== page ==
I was also very much aware that my life was a relatively privileged one and I always observed school children going to poorer schools in Colombo where they would have to go either in the morning or afternoon as there were no facilities for them to be educated full time. Some of these children did not have school shoes. Some went to school in flip flops.

I was socially aware of the injustices when it came to accessing education from a fairly young age and a seed was planted in my head about somehow wanting to make a difference.

Moving Abroad

As SL entered a period of unrest and civil war in the 1970's my parents made the decision to emigrate so that their children could access an education that was not disrupted by curfews and constant closures due to political unrest. And so, the message from my family and teachers changed "You are going to England? You must study hard and do well. Education in England will give you lots of opportunities."

Education is part of my being, and I went on to become a teacher continued to be educated by my students as well being an educator to many children.

OST Origins

When the Tsunami happened on Boxing Day in 2004 somehow the seed that had been planted in my brain as a child sprang into action and I was overwhelmed by a powerful feeling of wanting to do something to make a difference to the children and families whose lives had been devastated.

Thus began my journey of travelling to SL after the Tsunami, coming back to the UK and setting up "Ocean Stars Trust" and our mission is "empowering children through education."

Preschools were being presented to me as wanting support as there was no government provision for all island early years education in a fair and systemic way. We are now in our 17th year of operation. Thousands of young children have passed through our Ocean Stars Preschools and started their journey of life and education by having access to a rich and diverse early years curriculum.

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Equality of Opportunity

I feel passionately that a child whether growing up in a city or in rural remote village should have access to a fair and equal education. Nelson Mandela said that "Education is the route out of poverty."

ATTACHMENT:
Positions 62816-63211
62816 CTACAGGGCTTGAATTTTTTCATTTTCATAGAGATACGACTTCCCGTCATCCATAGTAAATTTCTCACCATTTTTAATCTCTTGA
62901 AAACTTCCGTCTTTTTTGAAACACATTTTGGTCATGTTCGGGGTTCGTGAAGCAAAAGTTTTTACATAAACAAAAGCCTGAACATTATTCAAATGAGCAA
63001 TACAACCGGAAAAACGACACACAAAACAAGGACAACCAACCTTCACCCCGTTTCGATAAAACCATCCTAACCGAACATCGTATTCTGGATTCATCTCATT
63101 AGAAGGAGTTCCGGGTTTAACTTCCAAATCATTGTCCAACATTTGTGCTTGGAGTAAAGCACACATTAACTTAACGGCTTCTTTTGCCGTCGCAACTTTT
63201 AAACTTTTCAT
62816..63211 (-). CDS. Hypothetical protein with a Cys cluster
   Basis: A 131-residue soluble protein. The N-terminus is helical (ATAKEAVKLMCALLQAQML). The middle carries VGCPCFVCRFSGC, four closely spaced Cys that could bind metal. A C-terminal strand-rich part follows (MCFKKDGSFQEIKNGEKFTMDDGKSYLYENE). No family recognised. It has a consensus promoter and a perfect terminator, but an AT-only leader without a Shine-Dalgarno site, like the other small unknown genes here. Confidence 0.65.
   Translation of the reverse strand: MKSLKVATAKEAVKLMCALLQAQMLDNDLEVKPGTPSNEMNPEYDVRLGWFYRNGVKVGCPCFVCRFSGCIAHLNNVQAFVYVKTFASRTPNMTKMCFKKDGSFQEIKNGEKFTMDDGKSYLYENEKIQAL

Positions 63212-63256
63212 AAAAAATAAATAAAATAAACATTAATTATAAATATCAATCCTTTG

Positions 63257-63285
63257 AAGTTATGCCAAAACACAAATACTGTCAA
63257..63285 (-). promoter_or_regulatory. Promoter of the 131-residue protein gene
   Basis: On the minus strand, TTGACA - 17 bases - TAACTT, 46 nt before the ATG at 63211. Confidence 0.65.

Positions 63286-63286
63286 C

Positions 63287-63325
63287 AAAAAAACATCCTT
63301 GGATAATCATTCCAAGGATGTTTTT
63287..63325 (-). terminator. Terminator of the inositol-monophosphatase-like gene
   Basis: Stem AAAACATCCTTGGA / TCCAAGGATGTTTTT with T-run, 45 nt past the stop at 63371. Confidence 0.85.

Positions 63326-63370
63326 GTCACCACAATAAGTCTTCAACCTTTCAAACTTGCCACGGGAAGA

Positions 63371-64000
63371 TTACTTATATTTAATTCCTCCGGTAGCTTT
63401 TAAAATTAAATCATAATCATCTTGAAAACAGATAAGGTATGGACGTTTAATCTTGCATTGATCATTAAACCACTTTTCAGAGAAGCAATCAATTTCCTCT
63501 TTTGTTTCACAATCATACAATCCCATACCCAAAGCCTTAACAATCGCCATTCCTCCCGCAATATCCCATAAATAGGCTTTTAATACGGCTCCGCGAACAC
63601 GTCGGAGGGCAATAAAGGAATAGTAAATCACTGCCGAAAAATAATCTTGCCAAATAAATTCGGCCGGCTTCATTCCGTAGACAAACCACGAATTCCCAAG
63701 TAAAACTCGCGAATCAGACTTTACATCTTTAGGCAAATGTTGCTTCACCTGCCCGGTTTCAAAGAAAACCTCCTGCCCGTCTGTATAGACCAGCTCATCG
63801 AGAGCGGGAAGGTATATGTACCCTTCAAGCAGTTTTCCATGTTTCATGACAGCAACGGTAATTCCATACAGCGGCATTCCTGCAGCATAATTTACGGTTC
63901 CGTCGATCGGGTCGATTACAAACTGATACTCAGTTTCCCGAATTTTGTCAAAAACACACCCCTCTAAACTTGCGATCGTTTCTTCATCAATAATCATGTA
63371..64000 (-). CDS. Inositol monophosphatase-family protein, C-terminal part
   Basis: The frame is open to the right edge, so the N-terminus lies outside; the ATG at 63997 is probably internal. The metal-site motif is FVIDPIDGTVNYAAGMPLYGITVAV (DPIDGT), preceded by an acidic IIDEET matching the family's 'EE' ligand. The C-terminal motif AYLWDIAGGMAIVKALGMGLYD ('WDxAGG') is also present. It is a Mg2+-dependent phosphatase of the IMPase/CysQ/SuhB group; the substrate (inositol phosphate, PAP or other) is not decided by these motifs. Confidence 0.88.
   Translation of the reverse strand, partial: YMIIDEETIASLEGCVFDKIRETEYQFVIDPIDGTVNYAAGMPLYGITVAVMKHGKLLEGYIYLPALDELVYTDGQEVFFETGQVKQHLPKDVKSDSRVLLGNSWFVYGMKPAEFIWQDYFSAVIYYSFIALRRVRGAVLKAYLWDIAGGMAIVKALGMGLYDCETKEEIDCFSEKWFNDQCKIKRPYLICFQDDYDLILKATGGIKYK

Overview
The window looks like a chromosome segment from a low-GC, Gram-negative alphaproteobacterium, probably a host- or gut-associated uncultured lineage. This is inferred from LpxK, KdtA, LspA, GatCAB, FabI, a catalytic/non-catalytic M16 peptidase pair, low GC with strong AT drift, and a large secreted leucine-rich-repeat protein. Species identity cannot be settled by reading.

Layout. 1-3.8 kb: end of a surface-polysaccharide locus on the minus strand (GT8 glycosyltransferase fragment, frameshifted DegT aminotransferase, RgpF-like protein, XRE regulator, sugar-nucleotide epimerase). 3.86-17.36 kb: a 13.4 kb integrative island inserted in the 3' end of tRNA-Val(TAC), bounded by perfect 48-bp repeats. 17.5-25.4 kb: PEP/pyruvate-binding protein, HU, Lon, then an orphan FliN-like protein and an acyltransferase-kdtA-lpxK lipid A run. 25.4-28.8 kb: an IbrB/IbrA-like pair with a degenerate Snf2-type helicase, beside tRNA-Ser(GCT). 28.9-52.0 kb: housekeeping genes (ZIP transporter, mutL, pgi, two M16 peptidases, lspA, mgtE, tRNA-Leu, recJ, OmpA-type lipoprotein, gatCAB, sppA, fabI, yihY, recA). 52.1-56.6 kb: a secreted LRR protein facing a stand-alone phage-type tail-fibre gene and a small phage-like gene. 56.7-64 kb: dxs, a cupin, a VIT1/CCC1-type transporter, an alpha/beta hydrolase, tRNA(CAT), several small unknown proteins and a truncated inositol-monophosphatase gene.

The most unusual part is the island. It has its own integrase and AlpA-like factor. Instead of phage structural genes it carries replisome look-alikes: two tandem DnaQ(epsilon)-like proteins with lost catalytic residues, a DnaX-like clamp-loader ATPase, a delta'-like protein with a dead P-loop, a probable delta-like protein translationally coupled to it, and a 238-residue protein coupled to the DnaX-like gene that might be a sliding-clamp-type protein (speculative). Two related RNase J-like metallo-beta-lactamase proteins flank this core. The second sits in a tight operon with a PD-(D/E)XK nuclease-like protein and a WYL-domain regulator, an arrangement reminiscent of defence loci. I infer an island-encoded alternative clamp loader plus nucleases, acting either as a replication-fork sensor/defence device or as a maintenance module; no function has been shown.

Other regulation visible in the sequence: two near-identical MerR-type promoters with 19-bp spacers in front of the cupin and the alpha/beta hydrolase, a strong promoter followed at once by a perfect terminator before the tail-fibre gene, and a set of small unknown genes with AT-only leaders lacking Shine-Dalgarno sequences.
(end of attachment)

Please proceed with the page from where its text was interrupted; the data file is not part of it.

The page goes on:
I have spoken to many village parents who had to leave school aged 12-15, who did not do exams and did not have a chance of following their hopes and dreams. These parents want their children to get an education, to study hard and do well for themselves. My childhood message of "study hard" is being repeated by parents almost 50 years later.

So why this message of study hard?

Education through a system that provides access to quality learning opens doors for us to shine and develop our potential.  Walking around a secondary school in a remote village, children had graffitied on the walls in chalk "I love my school" "I love my teachers". School for them is a means to a better life and education is a pathway that is very much valued and invested in by the students in countries where education is seen as a way out of poverty.

Child Educational Sponsorship

Picture: /files/blog/437/w288/blog-4-photo-1.jpgAs well as running 26 preschools in SL, Ocean Stars also has a sponsorship scheme where we sponsor children from poor families so they can indeed have access to a fair playing field when it comes to exams and learning.

One of our sponsor children from way back in 2005, graduated this year as a doctor. This was a very proud moment for Ocean Stars seeing one of our own living their dream and doing their community proud.

Picture: /files/blog/437/w288/blog-4-photo-2.jpgAnother sponsor student studying bioscience at university was following online lectures on her small phone. She had 4-hour practicals which she was following with difficulty. Her life was transformed when Ocean Stars donated a laptop to her so that she can access her learning and studies and poverty was not going to get in her way.

Importance of Education

I have found in the last 17 years the value of education be it in the classroom, taking students and volunteers from the UK to Sri Lanka, meeting people from different walks of life, just being engaged with life is profound, liberating and enriching. Having benefitted from being educated in the West and being able to make a difference to children in Sri Lanka has been a dream come true and I feel privileged that education provided me with the tools to make this happen.